# Min Max problem in parallel

I’m trying to find the fastest way to solve a max value problem.

The function itself is insanely simple… something about like this ( add a bit of robustness to handle non base 2 counts )

void max( float * src, float * dst )
{
unsigned int = blockIdx.xblockDim.x + threadIdx.x;
dest[ pos ] = ( src[ pos
2 ] > src[ pos2 + 1] ) ? src[ pos2 ] : src[ pos*2 + 1];
}

once out of the function just swap the src and dest pointers, recalculate blocks and threads and call the function again. This of couse would loop dividing the total thread and block number by 2.

So, for instance, say i have 65536 values to diff.
How do I figure out the trade-offs between just running 32768 blocks with 1 thread each vs running 128 blocks with 512 threads.

Do the threads all run concurently or do they share processor time just like a normal x86 chip would? I think I keep glazing over the part that specifically points that little fact out…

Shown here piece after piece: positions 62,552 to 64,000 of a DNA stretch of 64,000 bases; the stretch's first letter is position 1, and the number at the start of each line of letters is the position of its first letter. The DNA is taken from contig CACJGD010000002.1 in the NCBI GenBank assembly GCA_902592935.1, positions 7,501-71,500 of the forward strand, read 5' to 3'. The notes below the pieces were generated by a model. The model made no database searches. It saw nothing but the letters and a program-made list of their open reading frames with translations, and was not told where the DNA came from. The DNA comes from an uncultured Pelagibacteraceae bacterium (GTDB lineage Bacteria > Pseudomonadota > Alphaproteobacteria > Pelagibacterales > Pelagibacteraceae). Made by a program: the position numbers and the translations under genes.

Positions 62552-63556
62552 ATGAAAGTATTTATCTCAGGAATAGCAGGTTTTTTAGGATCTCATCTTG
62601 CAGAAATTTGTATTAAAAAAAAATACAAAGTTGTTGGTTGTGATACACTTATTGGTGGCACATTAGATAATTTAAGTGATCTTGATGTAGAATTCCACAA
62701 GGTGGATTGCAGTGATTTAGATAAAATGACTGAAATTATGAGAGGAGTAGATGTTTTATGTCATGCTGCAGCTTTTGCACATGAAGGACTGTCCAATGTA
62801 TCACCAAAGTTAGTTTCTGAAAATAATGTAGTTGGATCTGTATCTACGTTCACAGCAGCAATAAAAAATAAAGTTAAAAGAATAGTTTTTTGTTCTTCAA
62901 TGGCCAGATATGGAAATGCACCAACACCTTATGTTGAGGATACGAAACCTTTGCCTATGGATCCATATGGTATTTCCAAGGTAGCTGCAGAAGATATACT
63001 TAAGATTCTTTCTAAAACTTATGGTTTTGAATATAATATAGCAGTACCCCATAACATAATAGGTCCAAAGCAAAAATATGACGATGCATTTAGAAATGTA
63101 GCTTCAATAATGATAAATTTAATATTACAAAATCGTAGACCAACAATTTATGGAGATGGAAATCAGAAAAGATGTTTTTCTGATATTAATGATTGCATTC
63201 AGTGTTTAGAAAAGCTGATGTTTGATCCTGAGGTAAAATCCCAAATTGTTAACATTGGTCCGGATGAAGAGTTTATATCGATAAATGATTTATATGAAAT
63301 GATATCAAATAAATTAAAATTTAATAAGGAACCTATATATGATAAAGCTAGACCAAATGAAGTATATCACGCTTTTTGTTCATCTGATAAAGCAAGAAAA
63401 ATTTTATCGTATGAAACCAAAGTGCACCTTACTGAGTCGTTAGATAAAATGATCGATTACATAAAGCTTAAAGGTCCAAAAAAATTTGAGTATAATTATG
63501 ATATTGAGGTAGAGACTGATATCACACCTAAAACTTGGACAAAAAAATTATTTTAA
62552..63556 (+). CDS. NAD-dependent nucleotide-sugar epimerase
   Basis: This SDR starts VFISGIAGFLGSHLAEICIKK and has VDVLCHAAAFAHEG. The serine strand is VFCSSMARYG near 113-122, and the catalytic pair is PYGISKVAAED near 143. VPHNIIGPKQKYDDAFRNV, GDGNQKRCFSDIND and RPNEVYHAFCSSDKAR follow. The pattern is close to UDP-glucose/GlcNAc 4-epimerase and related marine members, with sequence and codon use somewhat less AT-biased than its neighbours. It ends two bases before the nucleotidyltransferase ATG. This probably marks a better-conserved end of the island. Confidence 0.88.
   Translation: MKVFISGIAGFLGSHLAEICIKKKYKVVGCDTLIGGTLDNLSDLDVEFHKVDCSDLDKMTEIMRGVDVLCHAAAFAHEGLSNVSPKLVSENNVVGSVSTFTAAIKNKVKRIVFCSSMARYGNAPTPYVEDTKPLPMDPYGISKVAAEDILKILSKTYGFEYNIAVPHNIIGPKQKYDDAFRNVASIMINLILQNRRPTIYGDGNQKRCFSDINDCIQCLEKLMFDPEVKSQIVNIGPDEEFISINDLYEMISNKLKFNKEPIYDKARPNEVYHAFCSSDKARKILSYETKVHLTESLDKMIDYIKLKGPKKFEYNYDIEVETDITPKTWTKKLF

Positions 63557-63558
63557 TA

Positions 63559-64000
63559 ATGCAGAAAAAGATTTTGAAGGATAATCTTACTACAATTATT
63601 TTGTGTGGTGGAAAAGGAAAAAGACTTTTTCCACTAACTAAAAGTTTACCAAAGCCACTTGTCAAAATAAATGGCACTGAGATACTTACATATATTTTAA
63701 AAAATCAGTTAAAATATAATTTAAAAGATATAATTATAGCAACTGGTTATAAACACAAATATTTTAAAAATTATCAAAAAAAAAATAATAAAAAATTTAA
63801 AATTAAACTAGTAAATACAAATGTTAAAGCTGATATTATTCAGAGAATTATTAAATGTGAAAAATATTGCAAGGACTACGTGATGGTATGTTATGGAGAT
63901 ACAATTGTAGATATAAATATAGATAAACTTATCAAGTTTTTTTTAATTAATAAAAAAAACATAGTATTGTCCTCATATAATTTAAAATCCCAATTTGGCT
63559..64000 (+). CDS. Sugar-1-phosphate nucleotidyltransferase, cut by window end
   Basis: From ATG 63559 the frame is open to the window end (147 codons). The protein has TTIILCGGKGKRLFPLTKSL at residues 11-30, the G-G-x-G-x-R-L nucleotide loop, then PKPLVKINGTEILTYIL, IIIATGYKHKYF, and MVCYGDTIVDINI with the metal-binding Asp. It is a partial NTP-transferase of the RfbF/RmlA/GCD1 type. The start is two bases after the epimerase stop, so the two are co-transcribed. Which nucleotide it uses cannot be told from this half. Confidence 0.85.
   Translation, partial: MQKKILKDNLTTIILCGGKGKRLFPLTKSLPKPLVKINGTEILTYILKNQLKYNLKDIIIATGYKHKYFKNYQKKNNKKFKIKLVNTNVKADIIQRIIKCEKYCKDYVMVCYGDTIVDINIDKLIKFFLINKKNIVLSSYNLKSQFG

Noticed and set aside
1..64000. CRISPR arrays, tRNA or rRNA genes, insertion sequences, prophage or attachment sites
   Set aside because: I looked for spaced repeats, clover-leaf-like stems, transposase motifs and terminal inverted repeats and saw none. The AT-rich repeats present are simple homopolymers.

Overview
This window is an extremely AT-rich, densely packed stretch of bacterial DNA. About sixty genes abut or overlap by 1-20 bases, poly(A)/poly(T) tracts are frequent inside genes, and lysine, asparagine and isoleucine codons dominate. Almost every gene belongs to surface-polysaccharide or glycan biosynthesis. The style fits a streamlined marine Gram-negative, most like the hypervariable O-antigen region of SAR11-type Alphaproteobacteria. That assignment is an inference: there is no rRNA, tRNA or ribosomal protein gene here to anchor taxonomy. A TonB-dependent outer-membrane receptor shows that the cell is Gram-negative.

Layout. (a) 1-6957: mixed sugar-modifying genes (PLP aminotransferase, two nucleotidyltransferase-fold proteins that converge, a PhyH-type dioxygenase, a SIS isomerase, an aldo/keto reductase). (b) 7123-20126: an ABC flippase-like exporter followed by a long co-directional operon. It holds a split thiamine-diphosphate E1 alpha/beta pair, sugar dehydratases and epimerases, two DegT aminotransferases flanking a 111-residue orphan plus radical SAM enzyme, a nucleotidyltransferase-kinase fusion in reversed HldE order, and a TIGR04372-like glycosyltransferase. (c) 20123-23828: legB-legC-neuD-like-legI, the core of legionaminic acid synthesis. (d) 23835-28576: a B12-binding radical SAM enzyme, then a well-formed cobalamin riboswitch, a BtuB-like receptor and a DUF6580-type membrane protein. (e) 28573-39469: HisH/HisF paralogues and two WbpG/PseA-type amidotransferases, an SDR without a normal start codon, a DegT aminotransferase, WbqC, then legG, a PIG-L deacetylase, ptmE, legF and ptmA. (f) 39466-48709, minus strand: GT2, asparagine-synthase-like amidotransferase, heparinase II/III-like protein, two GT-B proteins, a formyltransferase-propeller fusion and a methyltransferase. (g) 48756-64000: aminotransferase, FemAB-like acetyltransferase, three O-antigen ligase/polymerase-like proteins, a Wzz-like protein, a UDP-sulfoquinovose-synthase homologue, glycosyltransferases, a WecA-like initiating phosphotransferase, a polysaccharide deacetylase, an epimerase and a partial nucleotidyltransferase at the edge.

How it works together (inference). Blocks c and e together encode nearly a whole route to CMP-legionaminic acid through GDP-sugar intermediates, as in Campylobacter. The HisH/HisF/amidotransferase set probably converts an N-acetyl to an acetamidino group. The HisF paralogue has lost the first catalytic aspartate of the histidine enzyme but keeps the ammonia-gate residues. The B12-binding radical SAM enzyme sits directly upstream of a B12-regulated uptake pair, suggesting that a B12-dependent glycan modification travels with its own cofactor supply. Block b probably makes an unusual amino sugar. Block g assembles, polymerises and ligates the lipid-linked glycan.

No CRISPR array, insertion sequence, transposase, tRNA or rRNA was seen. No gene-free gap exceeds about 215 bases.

Thanks for your time,
–Troy

Take a look at the ‘reduction’ sample project in the CUDA SDK. It currently does sum reduction (IIRC), but I bet you could tweak it pretty easily to do a parallelized max() for you.

Fully agreed, the algorithm you provide is completely unsuitable, it has a massive amount of global memory access and it does uncoalesced reads.

Also you can not really have only one thread per block, a warp (32) is the minimum unit, and as I understand a lower number of threads is basically “emulated” by disabling the other threads.

This in turn means that in each step you should at least reduce your array by a factor of 32, though as said look at the reduction examples (there is also some detailed documentation about the many optimizations used somewhere), they have all the details.

And in my experience on a 8800 GTX, if running your code over 512000 elements takes more than 150 us you are doing something wrong (that is the number I get for a reduction with float2 elements and emulated double-precision).